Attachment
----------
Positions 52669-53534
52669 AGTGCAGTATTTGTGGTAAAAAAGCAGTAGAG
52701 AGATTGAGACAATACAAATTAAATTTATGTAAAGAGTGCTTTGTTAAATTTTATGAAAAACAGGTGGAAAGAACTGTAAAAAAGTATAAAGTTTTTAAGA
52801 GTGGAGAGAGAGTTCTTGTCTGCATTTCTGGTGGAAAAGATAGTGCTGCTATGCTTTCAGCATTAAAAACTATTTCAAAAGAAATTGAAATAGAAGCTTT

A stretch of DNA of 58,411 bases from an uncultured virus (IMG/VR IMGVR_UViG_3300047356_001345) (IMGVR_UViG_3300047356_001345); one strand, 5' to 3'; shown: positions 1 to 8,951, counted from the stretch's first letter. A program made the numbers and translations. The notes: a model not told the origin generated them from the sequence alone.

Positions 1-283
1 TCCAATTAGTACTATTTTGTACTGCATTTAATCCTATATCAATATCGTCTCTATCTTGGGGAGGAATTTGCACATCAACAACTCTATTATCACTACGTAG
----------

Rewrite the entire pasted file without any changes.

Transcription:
Positions 52669-53534
52669 AGTGCAGTATTTGTGGTAAAAAAGCAGTAGAG
52701 AGATTGAGACAATACAAATTAAATTTATGTAAAGAGTGCTTTGTTAAATTTTATGAAAAACAGGTGGAAAGAACTGTAAAAAAGTATAAAGTTTTTAAGA
52801 GTGGAGAGAGAGTTCTTGTCTGCATTTCTGGTGGAAAAGATAGTGCTGCTATGCTTTCAGCATTAAAAACTATTTCAAAAGAAATTGAAATAGAAGCTTT

A stretch of DNA of 58,411 bases from an uncultured virus (IMG/VR IMGVR_UViG_3300047356_001345) (IMGVR_UViG_3300047356_001345); one strand, 5' to 3'; shown: positions 1 to 8,951, counted from the stretch's first letter. A program made the numbers and translations. The notes: a model not told the origin generated them from the sequence alone.

Positions 1-283
1 TCCAATTAGTACTATTTTGTACTGCATTTAATCCTATATCAATATCGTCTCTATCTTGGGGAGGAATTTGCACATCAACAACTCTATTATCACTACGTAG